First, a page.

Farming Problems Essay

Farming Problems Essay

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Well, I can’t dance and it’s too wet to plow. I’ve heard that said so many times over the years and never understood it until this April. I really can’t dance and it certainly is too wet to plow! So I sit here surrounded by 90 pounds of seed potatoes, wondering if they’ll rot, or if my tomato and pepper starts are going to be overly leggy before planting time. May approaches and June isn’t far behind with its usual lack of rain.
The pea season’s is gone, though I may take a shot at a fall planting, mostly to feed the deer and rabbits. I got a sorry feeling the wildlife around our acre is going to eat more of our efforts than we do. I’m feeling sorry because I will harvest something from that acre, be it tomatoes and beans or venison. I’m not much for killing things, especially mammals, but I’m going to take what is offered.
While we await the phone call, “Come help me hook the plow to the tractor.” I’m left with little to do but think about all that can go wrong. I’ve been raiding the state’s public libraries with the hope I’ll catch a clue from some book on gardening! So far, Gene Logsdon has had the most practical advice for dealing with wildlife in the garden, kill it and eat what you can of it. I can’t say that’s cheered me up as the rain pelts down and the “high water” sign goes up just down the road from our house. (I’m guessing it will be several days before the creeks recede enough for us to visit the farm again. Even if the acre had been plowed, we’d not be able to work it because of the rains.)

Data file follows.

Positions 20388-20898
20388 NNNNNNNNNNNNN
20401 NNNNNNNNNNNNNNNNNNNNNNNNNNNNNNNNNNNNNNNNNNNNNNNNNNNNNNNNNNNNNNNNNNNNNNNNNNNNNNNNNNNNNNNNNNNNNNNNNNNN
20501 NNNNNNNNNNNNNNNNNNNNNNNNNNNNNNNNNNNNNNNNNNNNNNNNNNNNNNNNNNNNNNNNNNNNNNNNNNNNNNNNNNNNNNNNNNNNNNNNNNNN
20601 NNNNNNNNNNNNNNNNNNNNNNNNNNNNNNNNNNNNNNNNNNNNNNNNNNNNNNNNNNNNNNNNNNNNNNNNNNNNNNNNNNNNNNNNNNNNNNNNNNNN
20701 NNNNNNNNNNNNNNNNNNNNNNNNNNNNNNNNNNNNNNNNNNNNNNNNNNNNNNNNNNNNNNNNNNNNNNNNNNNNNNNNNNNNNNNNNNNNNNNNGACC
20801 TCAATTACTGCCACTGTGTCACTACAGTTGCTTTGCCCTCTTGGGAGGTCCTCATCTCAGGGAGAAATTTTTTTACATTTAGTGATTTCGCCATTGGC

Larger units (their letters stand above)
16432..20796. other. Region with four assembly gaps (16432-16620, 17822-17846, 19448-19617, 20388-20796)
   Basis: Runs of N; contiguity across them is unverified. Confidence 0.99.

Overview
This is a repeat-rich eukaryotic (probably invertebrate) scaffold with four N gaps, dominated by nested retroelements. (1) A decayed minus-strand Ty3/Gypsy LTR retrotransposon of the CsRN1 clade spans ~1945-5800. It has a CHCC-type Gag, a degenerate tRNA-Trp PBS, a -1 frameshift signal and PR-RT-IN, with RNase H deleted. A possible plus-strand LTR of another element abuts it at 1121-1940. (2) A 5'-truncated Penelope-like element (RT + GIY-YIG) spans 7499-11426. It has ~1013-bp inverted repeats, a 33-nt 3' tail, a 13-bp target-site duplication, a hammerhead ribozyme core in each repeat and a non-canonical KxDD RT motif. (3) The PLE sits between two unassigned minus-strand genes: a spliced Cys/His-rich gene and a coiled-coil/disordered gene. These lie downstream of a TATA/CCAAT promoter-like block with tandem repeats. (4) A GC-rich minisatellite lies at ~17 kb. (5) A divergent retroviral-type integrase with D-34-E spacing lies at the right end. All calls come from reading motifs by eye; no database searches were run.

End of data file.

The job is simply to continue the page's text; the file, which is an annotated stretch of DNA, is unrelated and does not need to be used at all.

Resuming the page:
When I’m not reading about farming (I know gardening an acre is not farming, but working that much ground requires farming tools so I’m farming!) I’m thinking about why anyone would bother farming in the first place. Who’d be ...


... middle of paper ...


... in our dictionaries.)
So, what can I do to change all that I think has gone wrong? Actually, not much. I believe we are doing just what we’re supposed to be doing. Do I understand that? No. But I don’t understand much of anything, though I struggle to grasp the thinking of others studying all this “grand design” and our place in it. “Saving the planet” can’t be done. The planet will save itself if it needs saving.
So it’s back to school boy. Only this time the classroom is an acre of ground, the goal is education and understanding, not submission to authority, though I suspect submission to Nature will be the lesson learned. Sadly, most of the books I’m reading on this topic are all about controlling me! Still, some miniscule grains of truth sifts out of them. The truth is out there. Whether I’m smart enough to find it and understand it remains to be discovered.

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